As Interim CEO of the San Diego Foundation, I have the privilege of seeing every day how individuals, groups and organizations are working together to strengthen the vitality and resilience of our region.
This drive to improve quality of life for all is inherent in our schools, our businesses, our healthcare systems, our faith-based and cultural organizations, our social service agencies and in many kinds of formal and informal affiliations.
Furthermore, San Diego’s commitment to the common good benefits greatly from the innovative, entrepreneurial spirit that invigorates so much of our economy and society.
Cause for Optimism
Over the past few months, I have learned from and been inspired by community foundation leaders from across the country.
In Minneapolis, I met with the CEOs of the 35 largest community foundations. While troubled by national discord and distracted by increasing competition for charitable funds, these CEOs are nonetheless hopeful and courageous in addressing the most critical issues in their communities. In Indianapolis where I was part of a San Diego Economic Development Corporation delegation, the Community Foundation CEO is leading the city’s efforts to eliminate institutional racism.
Shared commitment is rooted in a deep and powerful sense of civic pride and purpose.
As Federal and State resources continue to shrink, what gives these cities and community foundations confidence and fortitude in tackling even the most intractable challenges on behalf of their residents?
Clearly, their shared commitment is rooted in a deep and powerful sense of civic pride and purpose.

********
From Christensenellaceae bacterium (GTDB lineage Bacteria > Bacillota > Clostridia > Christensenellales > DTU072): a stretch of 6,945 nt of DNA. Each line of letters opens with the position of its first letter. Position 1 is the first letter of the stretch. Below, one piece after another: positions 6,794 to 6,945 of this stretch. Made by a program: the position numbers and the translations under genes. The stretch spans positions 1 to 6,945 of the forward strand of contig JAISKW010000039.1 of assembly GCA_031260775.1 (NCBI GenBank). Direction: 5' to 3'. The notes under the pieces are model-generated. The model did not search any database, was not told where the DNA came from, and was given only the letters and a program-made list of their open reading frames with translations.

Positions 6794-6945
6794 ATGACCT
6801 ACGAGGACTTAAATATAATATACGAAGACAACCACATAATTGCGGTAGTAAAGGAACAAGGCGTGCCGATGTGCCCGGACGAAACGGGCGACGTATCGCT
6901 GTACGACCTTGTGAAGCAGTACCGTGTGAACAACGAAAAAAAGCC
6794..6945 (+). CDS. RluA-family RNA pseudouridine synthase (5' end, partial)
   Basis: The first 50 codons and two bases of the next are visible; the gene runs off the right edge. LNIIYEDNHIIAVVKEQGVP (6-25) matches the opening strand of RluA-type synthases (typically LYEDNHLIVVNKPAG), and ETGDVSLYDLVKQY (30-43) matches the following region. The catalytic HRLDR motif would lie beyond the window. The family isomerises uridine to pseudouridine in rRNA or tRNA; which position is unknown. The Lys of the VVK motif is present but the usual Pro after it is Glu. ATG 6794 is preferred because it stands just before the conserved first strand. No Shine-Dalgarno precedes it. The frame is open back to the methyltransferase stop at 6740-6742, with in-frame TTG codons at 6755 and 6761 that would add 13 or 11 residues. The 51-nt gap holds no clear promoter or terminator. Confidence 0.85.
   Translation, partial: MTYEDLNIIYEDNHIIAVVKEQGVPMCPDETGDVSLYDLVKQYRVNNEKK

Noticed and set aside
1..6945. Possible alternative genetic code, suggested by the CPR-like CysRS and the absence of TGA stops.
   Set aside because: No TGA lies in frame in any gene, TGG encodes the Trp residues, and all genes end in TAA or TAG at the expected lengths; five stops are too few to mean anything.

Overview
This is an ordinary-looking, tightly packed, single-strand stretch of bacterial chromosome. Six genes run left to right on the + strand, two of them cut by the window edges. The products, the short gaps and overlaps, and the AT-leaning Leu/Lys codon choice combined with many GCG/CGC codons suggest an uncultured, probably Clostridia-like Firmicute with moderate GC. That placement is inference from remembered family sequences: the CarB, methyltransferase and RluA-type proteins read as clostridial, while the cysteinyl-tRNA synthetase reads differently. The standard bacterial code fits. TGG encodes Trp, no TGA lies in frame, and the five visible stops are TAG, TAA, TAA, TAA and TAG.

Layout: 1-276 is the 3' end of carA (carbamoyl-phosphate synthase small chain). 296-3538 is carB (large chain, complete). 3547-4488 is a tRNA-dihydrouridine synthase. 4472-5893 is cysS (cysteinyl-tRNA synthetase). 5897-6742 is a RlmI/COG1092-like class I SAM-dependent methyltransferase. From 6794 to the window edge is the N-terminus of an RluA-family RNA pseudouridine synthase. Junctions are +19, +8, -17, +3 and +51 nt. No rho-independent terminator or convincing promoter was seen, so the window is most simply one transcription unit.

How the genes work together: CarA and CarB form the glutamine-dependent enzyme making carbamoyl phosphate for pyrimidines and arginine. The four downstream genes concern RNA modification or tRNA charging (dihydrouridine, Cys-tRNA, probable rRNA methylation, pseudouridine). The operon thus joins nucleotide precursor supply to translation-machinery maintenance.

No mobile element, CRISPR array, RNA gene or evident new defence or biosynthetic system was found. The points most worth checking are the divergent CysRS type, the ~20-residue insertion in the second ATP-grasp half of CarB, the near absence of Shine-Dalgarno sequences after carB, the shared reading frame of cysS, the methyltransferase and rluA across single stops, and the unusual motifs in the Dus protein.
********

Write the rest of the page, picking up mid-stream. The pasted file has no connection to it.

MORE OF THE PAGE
However, as described in The New Localism: How Cities Can Thrive in the Age of Populism by Bruce Katz of the Brookings Institution and Jeremy Nowak of Drexel University’s Lindy Institute of Urban Innovation, essential to progress is the ability to mobilize expertise and resources across multiple sectors and disciplines to generate responsive and durable solutions.
Why New Localism?
As Katz and Nowak state:
“Cities and counties are solving problems because they can. The knowledge-intensive industries that increasingly dominate the U.S. economy seek the convergence of assets that many U.S. cities and metropolitan areas naturally possess: anchor research institutions and collaborative ecosystems of firms, entrepreneurs, investors and intermediaries… Cities…can accumulate public, private, and civic wealth to create alternative paths for the design, financing, and delivery of solutions rapidly”.
Here in San Diego we all have the incredible opportunity to promote New Localism and to “link local communities to the growth sectors of the global economy in ways both inclusive and environmentally sustainable”.
At The San Diego Foundation, this linkage manifests itself in the form of STEM education and early childhood development opportunities for low-income communities, age-friendly resources to keep people independent and active, climate action plans for nearly every municipality in San Diego county, increased access to nature for park-poor communities, to name a few—all of which would not be possible without an invaluable network of donors, experts, partners, supporters and leaders who believe in creating and sustaining positive change where we live.
Focus on Community
In fact, Katz and Nowak recognize what is already working in San Diego’s favor:
“In Chattanooga, Indianapolis, and San Diego the public, private, and civic spheres are joining forces at the scale of the city and metropolis to catalyze new economy-shaping efforts, measure progress, and champion success. As with place-based initiatives, this is community organizing at the highest level.”
The San Diego region possesses so many advantages: vibrant economic sectors, renowned educational and research institutions, innovative businesses, global connectivity, social and cultural diversity.
Let’s continue to explore together how we can channel these gifts for the benefit of all our communities.
About Connie Matsui
Interim CEO Connie Matui’s primary interest is in social innovation and entrepreneurship. During her 32-year corporate career, she held various general management positions at Biogen Idec, IDEC Pharmaceuticals and Wells Fargo Bank. Connie has been an active volunteer and board member for a number of nonprofit organizations, including Girl Scouts of the USA and the World Association of Girl Guides and Girl Scouts.